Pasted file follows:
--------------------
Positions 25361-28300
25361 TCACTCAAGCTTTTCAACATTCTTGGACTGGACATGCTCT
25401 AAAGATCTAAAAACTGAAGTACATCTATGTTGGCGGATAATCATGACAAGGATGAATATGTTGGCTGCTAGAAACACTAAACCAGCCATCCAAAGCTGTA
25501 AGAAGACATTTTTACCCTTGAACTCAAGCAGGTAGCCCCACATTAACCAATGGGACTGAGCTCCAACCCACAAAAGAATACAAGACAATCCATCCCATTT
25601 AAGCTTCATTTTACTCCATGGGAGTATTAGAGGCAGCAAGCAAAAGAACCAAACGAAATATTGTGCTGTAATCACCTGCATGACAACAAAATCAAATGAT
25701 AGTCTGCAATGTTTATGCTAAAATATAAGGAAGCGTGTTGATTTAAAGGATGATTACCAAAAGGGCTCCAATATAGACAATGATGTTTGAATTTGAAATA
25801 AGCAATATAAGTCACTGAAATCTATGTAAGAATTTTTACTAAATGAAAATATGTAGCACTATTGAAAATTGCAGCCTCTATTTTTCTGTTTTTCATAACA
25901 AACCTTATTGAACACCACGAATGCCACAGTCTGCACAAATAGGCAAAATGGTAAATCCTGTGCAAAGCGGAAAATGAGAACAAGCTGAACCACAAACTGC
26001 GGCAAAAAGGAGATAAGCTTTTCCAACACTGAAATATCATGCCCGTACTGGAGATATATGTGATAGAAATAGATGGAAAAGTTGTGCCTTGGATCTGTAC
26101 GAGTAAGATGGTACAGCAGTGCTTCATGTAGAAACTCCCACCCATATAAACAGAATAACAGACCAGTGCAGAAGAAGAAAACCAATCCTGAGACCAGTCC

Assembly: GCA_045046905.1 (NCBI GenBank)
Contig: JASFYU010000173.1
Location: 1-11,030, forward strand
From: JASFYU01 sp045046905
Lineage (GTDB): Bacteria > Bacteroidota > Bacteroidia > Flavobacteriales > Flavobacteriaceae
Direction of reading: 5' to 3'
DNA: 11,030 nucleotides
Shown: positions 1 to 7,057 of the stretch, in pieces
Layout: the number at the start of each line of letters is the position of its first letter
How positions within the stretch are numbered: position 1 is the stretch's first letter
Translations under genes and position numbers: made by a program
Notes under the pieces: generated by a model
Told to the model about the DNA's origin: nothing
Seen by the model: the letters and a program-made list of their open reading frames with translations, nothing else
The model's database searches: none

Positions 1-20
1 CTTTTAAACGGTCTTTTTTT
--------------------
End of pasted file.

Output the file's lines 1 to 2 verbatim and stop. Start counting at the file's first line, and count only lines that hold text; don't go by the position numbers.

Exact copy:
Positions 25361-28300
25361 TCACTCAAGCTTTTCAACATTCTTGGACTGGACATGCTCT